Applesauce is thickest when it's not overcooked, so proper cooking is the first step in creating thick sauce. The apple variety also makes a difference -- customize a flavorful blend of sweet and tart apples to turn out a perfect sauce. Preferred sauce varieties include Red Delicious, Golden Delicious, Granny Smith and Gala. Varieties with deep red skins, such as Jonathan, Winesap, Rome and Empire, produce pink applesauce if cooked with the skin on. Run the cooked apples through a food mill to remove the skin.
Naturally Thick Applesauce
Select firm, ripe apples and wash them under cold running water. Cut and core the apples. Take advantage of the natural pectin in the skin that helps thicken the sauce. Cut the apples into wedges or chunks and place them in a large pan. Put a tight-fitting lid on the pan. Depending on the apple variety, add a small amount of apple juice, cider or water to help create steam.
Simmer the apples over low heat. As the apples cook they release natural juices. Check the apples frequently, stirring them to ensure that they do not stick to the bottom of the pan. If the apples seem dry, add just enough liquid to prevent scorching.
Remove the apples from the heat when they are tender, but before they lose shape. Overcooking makes applesauce runny. Pass the apples through a food mill to remove the skins. Allow the applesauce to cool. It thickens naturally as it cools.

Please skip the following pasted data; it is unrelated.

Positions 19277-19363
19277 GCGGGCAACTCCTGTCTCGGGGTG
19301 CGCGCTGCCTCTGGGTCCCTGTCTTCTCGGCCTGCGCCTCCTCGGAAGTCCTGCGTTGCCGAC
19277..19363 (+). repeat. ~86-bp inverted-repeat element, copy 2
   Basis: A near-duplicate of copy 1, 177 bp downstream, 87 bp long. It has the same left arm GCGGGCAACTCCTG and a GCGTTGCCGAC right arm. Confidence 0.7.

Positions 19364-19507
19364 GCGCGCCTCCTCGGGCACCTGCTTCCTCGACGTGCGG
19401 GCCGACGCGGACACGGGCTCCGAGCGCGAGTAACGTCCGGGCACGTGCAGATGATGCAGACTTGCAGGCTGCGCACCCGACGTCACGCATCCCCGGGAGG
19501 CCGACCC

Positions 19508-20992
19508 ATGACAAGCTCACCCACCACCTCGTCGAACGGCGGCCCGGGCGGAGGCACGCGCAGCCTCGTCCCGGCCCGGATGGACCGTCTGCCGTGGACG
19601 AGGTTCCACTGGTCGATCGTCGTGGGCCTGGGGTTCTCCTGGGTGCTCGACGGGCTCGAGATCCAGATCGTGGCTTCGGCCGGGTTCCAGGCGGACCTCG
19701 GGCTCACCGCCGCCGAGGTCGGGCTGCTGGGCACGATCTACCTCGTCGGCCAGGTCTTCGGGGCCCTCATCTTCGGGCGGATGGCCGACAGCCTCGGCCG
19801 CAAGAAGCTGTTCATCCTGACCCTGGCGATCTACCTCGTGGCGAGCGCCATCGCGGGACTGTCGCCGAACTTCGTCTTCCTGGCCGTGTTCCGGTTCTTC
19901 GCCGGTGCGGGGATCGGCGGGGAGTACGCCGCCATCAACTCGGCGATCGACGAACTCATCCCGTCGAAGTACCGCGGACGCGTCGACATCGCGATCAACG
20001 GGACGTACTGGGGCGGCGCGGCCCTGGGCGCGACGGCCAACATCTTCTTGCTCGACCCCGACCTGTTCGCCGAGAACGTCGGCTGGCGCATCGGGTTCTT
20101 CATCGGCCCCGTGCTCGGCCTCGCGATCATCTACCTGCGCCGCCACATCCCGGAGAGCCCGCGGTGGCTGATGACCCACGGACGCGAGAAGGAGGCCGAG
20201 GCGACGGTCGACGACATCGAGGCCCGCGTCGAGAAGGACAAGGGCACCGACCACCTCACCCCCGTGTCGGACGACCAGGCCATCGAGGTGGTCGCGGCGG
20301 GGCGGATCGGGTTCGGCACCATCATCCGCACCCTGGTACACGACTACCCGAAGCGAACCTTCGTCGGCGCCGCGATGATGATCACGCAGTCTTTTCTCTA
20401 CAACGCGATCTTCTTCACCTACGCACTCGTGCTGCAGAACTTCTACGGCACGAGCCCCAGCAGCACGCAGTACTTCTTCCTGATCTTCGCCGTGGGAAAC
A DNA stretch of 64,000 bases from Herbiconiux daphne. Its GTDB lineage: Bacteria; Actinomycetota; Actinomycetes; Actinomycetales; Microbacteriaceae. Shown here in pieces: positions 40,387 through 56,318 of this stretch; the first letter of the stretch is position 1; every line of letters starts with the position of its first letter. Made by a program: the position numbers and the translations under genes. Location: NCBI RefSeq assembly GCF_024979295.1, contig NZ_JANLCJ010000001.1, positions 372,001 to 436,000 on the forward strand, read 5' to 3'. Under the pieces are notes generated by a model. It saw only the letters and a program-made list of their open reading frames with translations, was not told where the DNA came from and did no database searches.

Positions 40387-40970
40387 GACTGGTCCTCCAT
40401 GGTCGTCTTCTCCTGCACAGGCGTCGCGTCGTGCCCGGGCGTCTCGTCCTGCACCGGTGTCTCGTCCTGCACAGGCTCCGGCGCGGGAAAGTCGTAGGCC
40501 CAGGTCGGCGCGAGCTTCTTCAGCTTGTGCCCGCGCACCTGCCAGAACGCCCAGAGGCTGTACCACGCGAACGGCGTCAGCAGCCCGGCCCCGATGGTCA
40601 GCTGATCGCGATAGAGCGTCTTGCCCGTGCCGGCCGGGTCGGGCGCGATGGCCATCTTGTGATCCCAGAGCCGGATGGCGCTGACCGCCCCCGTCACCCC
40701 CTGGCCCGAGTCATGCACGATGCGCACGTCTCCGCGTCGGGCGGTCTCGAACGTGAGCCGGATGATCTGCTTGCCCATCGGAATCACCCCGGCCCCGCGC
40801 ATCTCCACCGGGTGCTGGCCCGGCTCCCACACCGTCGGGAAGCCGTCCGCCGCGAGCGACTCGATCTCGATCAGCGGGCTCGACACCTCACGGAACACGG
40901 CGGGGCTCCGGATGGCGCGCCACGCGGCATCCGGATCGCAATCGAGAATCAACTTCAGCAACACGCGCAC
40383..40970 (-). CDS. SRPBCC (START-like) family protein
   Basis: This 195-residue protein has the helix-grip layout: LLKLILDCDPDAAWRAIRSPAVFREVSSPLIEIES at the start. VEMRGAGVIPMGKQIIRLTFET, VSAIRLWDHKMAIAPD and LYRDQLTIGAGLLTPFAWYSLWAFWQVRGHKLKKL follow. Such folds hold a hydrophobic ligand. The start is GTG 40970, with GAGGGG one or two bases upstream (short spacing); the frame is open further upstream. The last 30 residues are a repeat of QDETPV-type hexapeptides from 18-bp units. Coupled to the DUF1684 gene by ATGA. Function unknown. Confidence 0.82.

Fixing Runny Sauce
Add a starch thickener if purchased or homemade applesauce is too runny. Stir together about 1/4 cup of apple juice, cider or runny applesauce with 1 to 2 teaspoons of arrowroot or tapioca flour in a small bowl, mixing it into a slurry.
Heat the applesauce in a pan over low heat. Pour in the slurry, stirring constantly until the starch cooks clear and the sauce thickens. Arrowroot and tapioca are relatively flavorless, and they cook and thicken quickly at a low temperature.
Stir in additional starch mixture and cook until the applesauce reaches the desired consistency.